Anticipated 10-fold increase in S166s could well be fuelled by failings in Replacement Business processes

11th October 2013

During the summer our sister company Legacy Asset Systems (LAS) decided to probe key trends in legacy asset migration onto platforms. It is clear after all that migration activity is still accelerating and as it does so the risks of getting it wrong rise for businesses that do not have robust systems in place to mitigate those risks.

One of the more worrying findings we gathered was that 12% of the firms we asked admitted that they felt an increase in ‘old for new’ Reduction in Yield (RIY) comparisons of more than 1% would be acceptable and in compliance with regulation in this area. It is not!

The FSA’s Finalised Guidance on Replacement business and centralised investment propositions (FG 12-16)

http://www.fsa.gov.uk/static/pubs/guidance/fg12-16.pdf  makes it clear that up to 0.5% RIY increase is good practice. Clarification since this guidance was published back in July 2012 indicates that old for new increases in excess of 1% RIY are less likely to be in the clients’ best interests. Should the FCA undertake an Arrow visit to review the firm’s transfer policies, this could in turn lead to an onerous SI66 report being requested.

So why might IFAs fail to adhere to FG12-16 guidance on replacement business? It may be simply because there is so much to get right. The guidance demands a good deal of firms in replacement business mode. They need to:

  1. Consider objectively their clients’ specific needs and objectives
  2. Collect necessary information of the clients’ existing investments and the recommended new investments, such as product features, tax status, costs and the performance of the underlying investments
  3. Implement a robust risk management system to mitigate the risk of unsuitable advice and poor client outcomes

This requires a robust Fact Finding process which obtains necessary information regarding each client’s financial situation and their knowledge and experience in the investment field relevant to the specific type of designated investment (see COBS 9.2.1). Clients typically want a return on investment generating growth or an income based on their appetite for risk and cashflow forecasts.

To assess investment return the regulator suggests the charges of the recommended investment, performance of the investment and the tax treatment of the investment all need to be properly considered and documented.

When considering cost the regulator needs firms to consider the issue of cost for all recommendations to replace an existing investment. If the new investment recommended “is more expensive…there needs to be a good reason and this reason needs to be justified to the client”. The FSA gave failings in this area as the most common cause of unsuitable advice in the platform review they conducted the results of which were published as far back as March 2010:

http://www.fsa.gov.uk/pubs/other/iap_findings.pdf  

http://www.fsa.gov.uk/pages/Library/Other_publications/platform_thematic_review/index.shtml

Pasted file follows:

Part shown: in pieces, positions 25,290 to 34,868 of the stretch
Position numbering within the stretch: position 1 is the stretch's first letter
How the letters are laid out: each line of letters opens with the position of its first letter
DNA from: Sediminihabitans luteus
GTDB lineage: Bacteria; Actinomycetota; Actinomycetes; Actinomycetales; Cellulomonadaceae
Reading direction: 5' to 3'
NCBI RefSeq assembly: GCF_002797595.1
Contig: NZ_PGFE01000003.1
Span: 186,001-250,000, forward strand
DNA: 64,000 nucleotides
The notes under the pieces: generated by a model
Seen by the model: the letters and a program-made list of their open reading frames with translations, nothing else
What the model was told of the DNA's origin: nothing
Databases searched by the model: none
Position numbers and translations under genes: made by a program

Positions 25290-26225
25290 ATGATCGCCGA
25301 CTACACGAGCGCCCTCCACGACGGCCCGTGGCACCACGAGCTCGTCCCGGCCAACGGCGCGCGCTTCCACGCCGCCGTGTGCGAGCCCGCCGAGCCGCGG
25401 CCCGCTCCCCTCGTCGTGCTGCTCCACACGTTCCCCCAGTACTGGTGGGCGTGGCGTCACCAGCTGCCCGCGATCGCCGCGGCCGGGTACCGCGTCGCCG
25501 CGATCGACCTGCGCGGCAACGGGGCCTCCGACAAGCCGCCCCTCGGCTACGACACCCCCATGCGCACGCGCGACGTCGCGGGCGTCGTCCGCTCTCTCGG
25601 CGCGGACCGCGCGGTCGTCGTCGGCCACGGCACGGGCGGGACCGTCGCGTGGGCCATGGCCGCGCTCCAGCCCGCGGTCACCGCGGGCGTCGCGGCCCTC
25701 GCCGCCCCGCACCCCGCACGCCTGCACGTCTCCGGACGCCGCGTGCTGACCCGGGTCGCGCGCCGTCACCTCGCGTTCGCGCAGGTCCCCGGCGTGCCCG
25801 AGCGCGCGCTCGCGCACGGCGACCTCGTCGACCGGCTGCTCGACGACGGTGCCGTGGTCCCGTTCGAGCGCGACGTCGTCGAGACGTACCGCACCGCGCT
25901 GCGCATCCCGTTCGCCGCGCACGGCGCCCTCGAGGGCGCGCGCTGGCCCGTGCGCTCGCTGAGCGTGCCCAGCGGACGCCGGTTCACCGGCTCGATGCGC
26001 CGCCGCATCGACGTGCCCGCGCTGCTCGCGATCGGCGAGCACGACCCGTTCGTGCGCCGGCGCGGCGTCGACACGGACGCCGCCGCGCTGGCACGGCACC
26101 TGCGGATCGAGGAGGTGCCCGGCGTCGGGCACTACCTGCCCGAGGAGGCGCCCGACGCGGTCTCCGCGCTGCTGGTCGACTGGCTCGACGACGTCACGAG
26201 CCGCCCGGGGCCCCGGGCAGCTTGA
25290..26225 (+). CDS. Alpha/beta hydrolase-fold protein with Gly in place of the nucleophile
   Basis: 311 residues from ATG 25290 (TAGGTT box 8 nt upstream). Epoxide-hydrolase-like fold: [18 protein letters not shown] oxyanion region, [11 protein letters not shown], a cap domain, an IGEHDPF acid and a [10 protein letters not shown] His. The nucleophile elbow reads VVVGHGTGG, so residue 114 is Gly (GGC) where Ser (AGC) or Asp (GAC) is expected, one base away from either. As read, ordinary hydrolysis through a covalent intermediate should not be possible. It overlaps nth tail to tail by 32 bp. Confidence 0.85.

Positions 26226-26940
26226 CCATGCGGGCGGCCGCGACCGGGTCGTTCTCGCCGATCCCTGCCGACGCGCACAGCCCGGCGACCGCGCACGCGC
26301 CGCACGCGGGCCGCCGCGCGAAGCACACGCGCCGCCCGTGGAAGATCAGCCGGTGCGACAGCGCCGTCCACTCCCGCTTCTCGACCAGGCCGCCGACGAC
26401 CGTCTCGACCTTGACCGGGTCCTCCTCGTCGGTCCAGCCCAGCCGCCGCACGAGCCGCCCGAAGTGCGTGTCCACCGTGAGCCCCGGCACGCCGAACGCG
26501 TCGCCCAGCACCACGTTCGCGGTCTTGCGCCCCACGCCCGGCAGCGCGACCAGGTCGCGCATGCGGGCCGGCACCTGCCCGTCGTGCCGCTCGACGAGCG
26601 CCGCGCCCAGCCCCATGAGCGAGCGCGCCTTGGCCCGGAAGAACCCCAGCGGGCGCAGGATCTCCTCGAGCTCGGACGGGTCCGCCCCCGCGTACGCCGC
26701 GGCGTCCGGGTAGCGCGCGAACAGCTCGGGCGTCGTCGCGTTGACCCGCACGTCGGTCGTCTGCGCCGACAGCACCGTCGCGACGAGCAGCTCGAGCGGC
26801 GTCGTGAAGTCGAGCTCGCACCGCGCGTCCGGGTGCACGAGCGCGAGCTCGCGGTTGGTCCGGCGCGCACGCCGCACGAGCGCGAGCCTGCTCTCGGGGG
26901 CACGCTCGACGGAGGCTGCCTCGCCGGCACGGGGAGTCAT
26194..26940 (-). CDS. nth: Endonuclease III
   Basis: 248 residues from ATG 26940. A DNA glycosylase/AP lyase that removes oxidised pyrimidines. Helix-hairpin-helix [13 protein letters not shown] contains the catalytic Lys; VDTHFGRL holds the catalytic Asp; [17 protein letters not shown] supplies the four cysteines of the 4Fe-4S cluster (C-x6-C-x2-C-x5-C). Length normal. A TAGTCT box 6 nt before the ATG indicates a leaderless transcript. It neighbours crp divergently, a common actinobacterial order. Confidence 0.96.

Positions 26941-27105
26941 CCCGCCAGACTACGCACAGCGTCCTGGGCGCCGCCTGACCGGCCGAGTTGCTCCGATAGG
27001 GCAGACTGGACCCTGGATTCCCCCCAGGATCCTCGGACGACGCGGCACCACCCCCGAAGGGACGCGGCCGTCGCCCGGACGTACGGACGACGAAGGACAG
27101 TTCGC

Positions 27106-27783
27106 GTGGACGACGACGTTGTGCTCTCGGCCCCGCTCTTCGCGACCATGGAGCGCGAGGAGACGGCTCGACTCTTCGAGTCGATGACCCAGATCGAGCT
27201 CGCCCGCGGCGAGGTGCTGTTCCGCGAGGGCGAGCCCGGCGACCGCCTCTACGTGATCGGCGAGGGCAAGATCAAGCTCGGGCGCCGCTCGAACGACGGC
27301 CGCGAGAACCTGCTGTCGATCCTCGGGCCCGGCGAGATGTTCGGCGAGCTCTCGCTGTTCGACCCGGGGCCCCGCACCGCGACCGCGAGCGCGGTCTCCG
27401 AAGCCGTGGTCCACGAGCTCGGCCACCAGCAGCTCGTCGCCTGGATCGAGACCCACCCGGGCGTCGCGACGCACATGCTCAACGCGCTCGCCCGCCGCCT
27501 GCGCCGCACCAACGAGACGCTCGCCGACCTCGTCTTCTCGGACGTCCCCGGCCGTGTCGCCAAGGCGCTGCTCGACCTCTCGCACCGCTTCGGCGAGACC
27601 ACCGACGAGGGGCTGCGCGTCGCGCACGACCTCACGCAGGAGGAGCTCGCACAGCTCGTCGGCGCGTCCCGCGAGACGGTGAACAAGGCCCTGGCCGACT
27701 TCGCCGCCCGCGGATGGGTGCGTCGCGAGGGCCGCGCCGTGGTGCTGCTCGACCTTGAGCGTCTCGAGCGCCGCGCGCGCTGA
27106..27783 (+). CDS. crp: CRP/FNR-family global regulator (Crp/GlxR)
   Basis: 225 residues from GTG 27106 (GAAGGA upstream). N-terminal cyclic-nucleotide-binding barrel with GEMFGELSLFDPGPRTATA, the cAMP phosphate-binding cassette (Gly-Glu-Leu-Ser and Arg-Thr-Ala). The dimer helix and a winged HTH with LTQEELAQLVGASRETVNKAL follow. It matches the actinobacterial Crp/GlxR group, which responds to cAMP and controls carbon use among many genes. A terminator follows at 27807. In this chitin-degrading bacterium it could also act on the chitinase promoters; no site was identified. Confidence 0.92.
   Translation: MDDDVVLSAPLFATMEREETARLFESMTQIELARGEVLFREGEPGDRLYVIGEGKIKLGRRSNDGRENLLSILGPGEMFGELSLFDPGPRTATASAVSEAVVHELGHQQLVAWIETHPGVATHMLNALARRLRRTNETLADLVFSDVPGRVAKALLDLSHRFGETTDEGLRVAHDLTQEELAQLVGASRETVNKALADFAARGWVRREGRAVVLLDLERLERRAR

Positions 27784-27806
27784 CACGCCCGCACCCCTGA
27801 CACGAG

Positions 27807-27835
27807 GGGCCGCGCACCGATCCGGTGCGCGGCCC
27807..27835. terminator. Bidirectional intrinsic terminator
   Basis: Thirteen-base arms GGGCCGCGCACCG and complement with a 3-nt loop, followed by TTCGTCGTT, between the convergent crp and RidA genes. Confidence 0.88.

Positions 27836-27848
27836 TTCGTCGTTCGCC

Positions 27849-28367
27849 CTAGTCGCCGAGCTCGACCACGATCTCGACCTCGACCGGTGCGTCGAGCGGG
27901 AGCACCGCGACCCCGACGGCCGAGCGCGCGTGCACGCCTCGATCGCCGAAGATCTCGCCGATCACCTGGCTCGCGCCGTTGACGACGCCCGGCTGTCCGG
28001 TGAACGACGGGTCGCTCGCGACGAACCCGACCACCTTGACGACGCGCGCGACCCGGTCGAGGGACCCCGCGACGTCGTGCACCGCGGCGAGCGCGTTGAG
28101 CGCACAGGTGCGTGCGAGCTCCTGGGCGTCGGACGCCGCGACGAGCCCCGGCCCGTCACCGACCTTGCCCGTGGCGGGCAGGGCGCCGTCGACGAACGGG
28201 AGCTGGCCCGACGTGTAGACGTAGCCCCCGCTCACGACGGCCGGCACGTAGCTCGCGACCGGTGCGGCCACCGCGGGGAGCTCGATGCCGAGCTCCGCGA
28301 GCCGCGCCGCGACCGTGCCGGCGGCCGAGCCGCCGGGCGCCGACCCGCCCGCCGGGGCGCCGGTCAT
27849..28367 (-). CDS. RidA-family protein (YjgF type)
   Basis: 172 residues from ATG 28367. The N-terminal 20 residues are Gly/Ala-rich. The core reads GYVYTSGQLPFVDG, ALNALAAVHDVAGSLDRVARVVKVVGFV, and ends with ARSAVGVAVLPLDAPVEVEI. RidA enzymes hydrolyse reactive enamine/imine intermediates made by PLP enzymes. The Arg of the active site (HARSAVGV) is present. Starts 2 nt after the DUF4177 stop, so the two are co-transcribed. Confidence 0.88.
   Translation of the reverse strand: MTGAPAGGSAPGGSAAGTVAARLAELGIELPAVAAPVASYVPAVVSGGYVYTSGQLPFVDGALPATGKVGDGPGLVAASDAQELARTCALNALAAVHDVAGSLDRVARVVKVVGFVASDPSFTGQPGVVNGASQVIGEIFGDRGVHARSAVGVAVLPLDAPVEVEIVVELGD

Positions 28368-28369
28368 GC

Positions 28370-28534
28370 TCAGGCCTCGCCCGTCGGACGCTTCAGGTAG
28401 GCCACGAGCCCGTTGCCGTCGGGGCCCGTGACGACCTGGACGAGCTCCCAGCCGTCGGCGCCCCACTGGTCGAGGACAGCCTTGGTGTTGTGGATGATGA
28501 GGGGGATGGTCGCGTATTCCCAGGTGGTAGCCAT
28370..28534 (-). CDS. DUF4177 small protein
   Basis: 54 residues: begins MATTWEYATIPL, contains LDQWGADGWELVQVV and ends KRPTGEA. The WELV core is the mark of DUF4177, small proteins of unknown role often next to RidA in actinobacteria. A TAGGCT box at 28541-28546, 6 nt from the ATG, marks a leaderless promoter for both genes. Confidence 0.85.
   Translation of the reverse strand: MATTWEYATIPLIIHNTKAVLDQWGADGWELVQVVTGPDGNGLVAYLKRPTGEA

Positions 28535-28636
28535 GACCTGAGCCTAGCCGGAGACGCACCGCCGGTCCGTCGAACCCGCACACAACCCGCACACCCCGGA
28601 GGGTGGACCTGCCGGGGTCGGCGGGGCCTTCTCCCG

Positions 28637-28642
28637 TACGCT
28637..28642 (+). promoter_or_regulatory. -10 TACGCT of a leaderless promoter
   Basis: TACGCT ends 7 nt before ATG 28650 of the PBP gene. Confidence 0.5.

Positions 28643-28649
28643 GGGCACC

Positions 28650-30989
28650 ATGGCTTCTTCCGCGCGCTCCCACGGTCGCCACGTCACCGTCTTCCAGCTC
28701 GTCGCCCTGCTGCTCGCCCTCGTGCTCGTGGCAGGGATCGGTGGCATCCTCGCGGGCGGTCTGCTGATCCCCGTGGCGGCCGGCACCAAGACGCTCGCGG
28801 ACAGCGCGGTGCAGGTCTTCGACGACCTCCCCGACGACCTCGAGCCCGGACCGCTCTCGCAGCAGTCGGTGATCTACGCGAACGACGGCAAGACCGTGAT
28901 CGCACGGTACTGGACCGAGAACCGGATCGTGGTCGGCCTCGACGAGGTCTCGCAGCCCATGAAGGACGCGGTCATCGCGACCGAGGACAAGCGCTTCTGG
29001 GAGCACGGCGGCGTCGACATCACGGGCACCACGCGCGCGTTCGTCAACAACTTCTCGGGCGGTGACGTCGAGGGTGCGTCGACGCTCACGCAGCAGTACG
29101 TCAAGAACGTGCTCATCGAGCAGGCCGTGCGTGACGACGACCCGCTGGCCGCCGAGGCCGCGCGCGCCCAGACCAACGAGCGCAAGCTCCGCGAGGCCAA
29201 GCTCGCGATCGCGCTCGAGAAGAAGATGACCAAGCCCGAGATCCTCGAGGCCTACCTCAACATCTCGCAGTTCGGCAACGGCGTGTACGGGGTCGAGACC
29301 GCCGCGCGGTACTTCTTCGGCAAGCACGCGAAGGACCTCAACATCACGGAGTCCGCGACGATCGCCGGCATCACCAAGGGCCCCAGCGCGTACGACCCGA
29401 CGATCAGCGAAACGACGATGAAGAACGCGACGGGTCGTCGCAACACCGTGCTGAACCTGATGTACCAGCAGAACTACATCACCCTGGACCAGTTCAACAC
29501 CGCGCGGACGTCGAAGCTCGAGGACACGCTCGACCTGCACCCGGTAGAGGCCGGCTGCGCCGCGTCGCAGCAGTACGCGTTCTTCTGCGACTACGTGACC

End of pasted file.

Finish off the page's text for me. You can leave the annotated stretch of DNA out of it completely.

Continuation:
The guidance expands: “Where the advice is to switch or transfer an existing investment to a new investment, we expect to see firms conduct a cost comparison between the two solutions. Firms should consider ALL costs associated with the existing investment and recommended product or portfolio.”

This is no mean feat as the OFT unveiled in last month’s report revealed 18 different variables affecting the cost of DC pension schemes, most of which were not captured within the quoted Annual Management Charges relating to those schemes.

Another concern is tax implications of migrating assets. In the FSA’s example of poor practice in a firm it included in its 17-firm Thematic Review a migration recommendation triggered a capital gains tax liability which could have been avoided by moving funds over two tax years.

Advisers are asked not to come at a fact-finding exercise with a preconceived agenda to switch the client’s investments into a new solution/platform as this may not be suitable option for the client. This implies that a rigorous client segmentation process as well as robust and well documented fact find is needed.

Various other recommendations are given for ‘old for new’ comparisons including considering the value of any guarantees that are available to the client’s existing investment. The FSA, also flags up a warning linked to investment flexibility:

“where a firm recommends a higher cost solution using funds that are available at the existing investment solution, we would deem this to be an unsuitable outcome for the client if there are no other justifications to demonstrate the suitability of the recommendation.”

With all these bear traps highlighted by the FSA just over a year ago, it is perhaps no surprise that IFA firms; most of whom have now completed client segmentation exercises with a view to migrating clients assets’ from legacy plans to a range of wrappers on platforms; are nervous. Let’s just hope that the predicted 10-fold increase of S166 demands (Source: BDO) by the FCA will not be down to botched legacy asset migration activity as it accelerates.